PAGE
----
On Sunday, the five winners of the Miller Prize Competition were announced by Exhibit Columbus
The winning designers and architects will build temporary installations adjacent to five iconic architectural sites in Columbus, Indiana in the summer of 2017. The sites are Mill Race Park, the Cummins Corporate Office Building, First Christian Church, the Cleo Rogers Memorial Library, and the Irwin Conference Center.
"We've invited ten designers to each compete for the five sites,” said the director of Landmark Columbus, Richard McCoy
, when describing the exhibition in March, 2016. “They're each going to make a design, and then we're going to give one designer an award per site and the winners will be chosen by a nationally recognized jury and local representatives," said McCoy. "The Miller Prize winners will be given a cash award to design, build and install their temporary work at one of five iconic sites in Columbus."
The purpose of Exhibit Columbus is to make the city a better place to live, according to McCoy. "To get people to have pride in their community, where they live, work and study," he continued. "To show that excellent designers are a great way to solve community challenges. And to encourage people to come move to Columbus. So the way we do that is to reinvest in the value of good design."
Exhibit Columbus was organized by Landmark Columbus
Last Summer, the ten Miller Prize finalists presented their designs at the 2016 Symposium Foundations and Futures,
the inaugural Exhibit Columbus event, and explained how their designs related and/or responded to their selected sites in Columbus.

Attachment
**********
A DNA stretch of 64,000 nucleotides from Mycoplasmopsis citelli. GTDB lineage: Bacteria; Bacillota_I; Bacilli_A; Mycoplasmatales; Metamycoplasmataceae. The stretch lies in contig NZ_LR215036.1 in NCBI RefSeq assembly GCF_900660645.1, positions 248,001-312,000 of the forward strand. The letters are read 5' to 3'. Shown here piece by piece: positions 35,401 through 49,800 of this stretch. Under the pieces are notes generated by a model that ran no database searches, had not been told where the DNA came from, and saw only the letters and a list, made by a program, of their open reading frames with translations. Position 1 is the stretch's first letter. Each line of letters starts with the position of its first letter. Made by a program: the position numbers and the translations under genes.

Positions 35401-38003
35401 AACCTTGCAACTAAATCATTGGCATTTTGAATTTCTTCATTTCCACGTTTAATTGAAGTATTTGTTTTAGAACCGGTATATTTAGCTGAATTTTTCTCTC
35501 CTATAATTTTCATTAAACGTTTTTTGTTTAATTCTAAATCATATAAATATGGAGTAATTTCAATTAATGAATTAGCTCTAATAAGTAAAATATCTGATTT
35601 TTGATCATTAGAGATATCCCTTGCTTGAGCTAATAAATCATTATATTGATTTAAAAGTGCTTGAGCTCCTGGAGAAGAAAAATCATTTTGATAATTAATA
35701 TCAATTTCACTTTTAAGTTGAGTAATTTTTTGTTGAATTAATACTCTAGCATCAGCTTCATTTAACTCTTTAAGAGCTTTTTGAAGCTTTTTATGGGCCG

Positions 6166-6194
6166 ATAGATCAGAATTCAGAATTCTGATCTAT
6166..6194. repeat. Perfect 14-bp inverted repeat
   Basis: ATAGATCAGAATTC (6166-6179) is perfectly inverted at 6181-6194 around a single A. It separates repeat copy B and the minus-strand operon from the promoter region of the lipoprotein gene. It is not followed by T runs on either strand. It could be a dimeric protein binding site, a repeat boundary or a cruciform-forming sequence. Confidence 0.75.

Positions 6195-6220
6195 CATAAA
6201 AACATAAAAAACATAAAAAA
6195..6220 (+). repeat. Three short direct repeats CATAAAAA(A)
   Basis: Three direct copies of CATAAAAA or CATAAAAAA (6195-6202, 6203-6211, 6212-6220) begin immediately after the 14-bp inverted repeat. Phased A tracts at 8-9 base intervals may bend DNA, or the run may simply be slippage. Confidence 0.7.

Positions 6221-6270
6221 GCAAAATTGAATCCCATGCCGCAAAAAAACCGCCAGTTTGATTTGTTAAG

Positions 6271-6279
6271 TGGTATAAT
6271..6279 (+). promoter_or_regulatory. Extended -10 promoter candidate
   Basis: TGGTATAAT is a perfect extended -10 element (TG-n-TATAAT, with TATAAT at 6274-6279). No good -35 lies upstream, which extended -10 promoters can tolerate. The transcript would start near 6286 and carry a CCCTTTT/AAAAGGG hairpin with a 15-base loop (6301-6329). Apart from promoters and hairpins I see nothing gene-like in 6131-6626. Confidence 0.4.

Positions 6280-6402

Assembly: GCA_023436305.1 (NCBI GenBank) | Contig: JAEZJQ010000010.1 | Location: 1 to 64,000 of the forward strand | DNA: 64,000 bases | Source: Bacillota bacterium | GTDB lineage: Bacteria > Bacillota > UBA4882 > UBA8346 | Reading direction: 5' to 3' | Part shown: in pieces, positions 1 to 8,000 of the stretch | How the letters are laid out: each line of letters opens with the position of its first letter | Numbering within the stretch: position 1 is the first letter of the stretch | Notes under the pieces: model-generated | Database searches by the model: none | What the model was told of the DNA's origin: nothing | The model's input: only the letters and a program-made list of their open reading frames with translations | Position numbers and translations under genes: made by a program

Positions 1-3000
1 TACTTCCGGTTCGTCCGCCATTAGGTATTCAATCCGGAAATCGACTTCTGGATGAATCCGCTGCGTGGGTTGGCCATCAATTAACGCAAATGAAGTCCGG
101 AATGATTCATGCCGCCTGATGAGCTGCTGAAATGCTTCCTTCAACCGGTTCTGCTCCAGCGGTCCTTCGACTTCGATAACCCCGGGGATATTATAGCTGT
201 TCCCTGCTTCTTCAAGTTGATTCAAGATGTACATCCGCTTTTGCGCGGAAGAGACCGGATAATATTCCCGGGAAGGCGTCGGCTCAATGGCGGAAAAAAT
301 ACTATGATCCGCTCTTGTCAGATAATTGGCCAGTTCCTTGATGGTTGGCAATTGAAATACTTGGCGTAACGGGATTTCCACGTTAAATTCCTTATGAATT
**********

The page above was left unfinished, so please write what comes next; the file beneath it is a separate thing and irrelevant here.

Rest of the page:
In August 2017, the temporary installations of Exhibit Columbus will open, and be available for public view. But Exhibit Columbus will feature, in addition to the winning installations, an installation created by students of the Indiana University School of Art and Design. There will also be other installations created by students of other university architecture programs throughout the Midwest. The event will also feature installations created by students of Columbus schools.
The following is a list of the winning designers with illustrations of their winning designs, with notes on the winners by Richard McCoy in italics.
Principal Chris [Cornelius] is a professor at the University of Milwaukee and is an enrolled member of the Oneida Nation of Wisconsin who focuses his research and practice on the architectural translation of culture; in particular, American Indian culture.
Principals are Tomomi Itakuta and Yugon Kim
.They recently curated and designed an exhibition at the National Building Museum in D.C. called “Timber City” that explores the cutting edge technology around building with timber
Principals are Dwayne Oyler and Jenny Wu .They are finishing their large project, a residential tower in Taipei, Taiwan.
Principals are Joyce Hsiang and Bimal Mendis . They were recently awarded the Latrobe Prize for their project “The City of 7 Billion
The principals are Benjamin Aranda and Chris Lasch. Chris just became the director of academic affairs at the Frank Lloyd Wright School of Architecture. They just opened an interesting exhibition about modern craft and Native American design